Some of the biggest mistakes people make come from assumptions.
The people of Nazareth made assumptions about Jesus that were very wrong. When he visited his hometown, Nazareth, Jesus attended the synagogue and taught there. It was an opportunity to tell people the truth about himself and God.
As Jesus taught the hometown folks, many of them became indignant (Matthew 13:54). One said, “Is not this the carpenter’s son?” That was an assumption. These people had seen Jesus all his life. They figured they knew who he was. But, oh, how little they did know! Continue reading “Assumptions”
Jesus never forced anyone to accept him or his teaching. In Matthew chapter 8, when Jesus healed two possessed men in the Gadarenes and people asked him to leave, he left.
After crossing the Sea of Galilee and arriving in Capernaum, Jesus saw a paralyzed man. The paralysis was so severe the man was carried. The scripture tells us Jesus saw their faith, and the Master said the man’s sins were forgiven (Matthew 9:2). The scribes watching this accused Jesus of blasphemy.
There is a contrast here that we should understand. Continue reading “Follow the example of love”
According to the Committee for a Responsible Federal Budget, the people of the United States spent $3.5 trillion, or 18 percent of the nation’s gross domestic product on healthcare.
Satan made a similar observation when talking to God about his servant Job when he said, “Skin for skin! Indeed, a man will give up all that he has to save his life” (Job 2:4 NET). Many people have done just that.
Jesus, however, said a person who truly loves his life would “destroy it” (John 12:25 NET). Guy N. Woods wrote, “… the Lord’s statement is paradoxical and means simply that he who appears to be little concerned about the preservation of his earthly life is really guaranteeing the permanence of his life in heaven.”/1 Continue reading “Losing your life in Christ”
Sin. It doesn’t matter who we are or where we are from. All humans struggle with sin. It doesn’t even matter when we are living (although most seem to always think that it is worse now than it has ever been). David wrote about this in Psalm 14 and Paul quoted it in his letter to the Christians in Rome.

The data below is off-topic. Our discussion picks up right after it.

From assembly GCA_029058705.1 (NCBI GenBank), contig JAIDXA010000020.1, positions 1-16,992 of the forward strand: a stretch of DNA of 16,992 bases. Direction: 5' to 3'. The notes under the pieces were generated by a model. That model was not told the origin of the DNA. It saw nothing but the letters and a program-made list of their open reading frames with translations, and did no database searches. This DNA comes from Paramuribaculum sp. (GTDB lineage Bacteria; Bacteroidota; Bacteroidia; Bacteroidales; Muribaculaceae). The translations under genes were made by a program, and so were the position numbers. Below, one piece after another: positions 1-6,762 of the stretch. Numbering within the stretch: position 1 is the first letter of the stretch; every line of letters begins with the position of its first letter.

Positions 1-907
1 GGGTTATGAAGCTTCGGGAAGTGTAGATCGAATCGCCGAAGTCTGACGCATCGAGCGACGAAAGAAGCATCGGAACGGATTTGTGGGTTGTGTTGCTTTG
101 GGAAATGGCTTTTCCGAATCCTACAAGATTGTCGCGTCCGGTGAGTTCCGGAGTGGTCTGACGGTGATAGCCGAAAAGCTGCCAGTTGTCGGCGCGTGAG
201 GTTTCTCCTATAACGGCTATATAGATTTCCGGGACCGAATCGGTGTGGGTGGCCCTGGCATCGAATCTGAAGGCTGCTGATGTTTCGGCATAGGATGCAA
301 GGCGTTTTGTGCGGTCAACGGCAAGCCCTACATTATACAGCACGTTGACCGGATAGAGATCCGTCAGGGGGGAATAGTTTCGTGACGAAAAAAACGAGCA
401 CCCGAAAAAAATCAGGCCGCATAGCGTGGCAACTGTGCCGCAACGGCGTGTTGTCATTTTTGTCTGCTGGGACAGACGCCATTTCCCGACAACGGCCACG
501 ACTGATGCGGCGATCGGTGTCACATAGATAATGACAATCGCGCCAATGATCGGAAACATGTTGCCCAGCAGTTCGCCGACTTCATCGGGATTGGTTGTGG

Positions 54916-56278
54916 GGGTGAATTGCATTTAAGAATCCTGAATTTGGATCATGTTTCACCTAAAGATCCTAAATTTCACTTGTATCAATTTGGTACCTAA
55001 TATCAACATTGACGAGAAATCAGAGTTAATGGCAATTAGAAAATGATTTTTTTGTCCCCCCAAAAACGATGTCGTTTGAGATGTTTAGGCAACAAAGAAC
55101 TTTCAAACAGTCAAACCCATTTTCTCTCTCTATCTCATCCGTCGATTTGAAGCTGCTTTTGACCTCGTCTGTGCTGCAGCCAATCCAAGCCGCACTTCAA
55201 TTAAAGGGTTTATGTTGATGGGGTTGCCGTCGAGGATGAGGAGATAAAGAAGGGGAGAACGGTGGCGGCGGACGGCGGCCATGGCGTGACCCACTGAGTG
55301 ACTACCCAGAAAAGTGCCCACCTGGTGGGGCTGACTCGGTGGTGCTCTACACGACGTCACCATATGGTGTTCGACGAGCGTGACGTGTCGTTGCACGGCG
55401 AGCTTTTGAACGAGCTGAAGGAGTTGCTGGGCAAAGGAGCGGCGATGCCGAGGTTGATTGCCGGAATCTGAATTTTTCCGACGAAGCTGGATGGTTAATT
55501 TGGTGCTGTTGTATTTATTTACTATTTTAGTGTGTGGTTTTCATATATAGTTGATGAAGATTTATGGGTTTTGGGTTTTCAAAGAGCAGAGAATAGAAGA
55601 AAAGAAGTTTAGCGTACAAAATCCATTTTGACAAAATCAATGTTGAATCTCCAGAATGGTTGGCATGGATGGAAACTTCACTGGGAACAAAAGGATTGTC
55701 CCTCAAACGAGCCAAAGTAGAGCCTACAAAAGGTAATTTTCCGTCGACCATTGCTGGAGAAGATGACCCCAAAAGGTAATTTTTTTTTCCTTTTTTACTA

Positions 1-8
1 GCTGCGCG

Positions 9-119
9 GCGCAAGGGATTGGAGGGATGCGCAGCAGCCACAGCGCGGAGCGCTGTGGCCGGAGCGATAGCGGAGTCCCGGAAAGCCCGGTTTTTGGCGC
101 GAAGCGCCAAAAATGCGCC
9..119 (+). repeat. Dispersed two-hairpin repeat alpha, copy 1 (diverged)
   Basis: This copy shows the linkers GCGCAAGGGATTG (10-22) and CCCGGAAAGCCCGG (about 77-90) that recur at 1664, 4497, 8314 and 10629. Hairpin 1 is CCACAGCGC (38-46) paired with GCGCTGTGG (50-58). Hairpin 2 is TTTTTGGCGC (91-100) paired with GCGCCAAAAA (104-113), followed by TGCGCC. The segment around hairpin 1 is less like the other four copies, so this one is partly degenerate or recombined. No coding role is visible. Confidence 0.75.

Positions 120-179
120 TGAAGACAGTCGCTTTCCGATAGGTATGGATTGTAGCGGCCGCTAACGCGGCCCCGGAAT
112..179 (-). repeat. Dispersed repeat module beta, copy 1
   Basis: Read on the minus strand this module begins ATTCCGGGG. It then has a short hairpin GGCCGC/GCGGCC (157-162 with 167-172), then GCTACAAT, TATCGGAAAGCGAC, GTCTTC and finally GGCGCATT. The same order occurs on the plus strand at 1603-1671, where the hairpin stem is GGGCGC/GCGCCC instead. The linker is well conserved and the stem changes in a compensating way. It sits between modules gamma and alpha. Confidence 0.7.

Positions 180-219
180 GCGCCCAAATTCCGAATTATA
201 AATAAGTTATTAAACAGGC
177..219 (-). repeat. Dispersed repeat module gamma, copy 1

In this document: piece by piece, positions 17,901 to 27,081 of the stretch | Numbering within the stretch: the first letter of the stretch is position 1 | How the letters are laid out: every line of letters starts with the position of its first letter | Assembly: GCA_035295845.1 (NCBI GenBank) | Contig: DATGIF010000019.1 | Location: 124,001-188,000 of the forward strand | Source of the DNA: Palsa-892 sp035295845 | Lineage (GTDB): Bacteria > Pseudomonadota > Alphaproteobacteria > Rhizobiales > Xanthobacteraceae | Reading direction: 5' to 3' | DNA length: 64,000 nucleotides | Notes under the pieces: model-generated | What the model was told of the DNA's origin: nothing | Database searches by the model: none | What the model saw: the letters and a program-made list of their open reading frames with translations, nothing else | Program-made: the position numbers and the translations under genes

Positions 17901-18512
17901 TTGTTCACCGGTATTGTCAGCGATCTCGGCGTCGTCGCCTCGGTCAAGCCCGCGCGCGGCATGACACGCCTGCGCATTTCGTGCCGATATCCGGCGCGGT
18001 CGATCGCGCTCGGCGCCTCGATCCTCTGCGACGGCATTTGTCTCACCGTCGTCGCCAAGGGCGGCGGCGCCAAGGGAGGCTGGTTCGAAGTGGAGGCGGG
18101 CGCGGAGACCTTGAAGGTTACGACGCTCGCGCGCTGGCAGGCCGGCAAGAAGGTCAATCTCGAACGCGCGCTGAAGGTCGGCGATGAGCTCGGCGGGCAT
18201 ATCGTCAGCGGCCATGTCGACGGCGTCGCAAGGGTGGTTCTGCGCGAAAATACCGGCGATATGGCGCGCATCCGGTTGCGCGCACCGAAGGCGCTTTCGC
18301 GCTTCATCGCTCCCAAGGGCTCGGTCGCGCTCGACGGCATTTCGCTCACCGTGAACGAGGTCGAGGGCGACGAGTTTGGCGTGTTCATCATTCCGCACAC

“There is no one righteous, not even one, there is no one who understands, there is no one who seeks God. All have turned away, together they have become worthless; there is no one who shows kindness, not even one.” (Romans 3:10-12)
Although we might not like this applied to us, deep down we know that too often we wander after sin and do not seek God. If the truth be told, we often seek sin and ignore God. When it comes to wanting what we desire, most choose sin. As David went on to say, “There is no fear of God before their eyes” (Romans 3:18). Continue reading “The problem of sin”
“Therefore, since we are surrounded by such a great cloud of witnesses, we must get rid of every weight and the sin that clings so closely, and run with endurance the race set out for us, keeping our eyes fixed on Jesus, the pioneer and perfecter of our faith. For the joy set out for him he endured the cross, disregarding its shame, and has taken his seat at the right hand of the throne of God. Think of him who endured such opposition against himself by sinners, so that you may not grow weary in your souls and give up.” (Hebrews 12:1-3 NET)
Therefore … because of the the great cloud of witnesses that surround us, we need to do something. The “great cloud of witnesses” are those from the previous chapter listed in the hall of fame of faith. These are people whose lives were characterised by faith, who followed God no matter what might happen to them or was happening to them. Their encouragement to us is that we need to be a people of faith. Continue reading “Don’t give up!”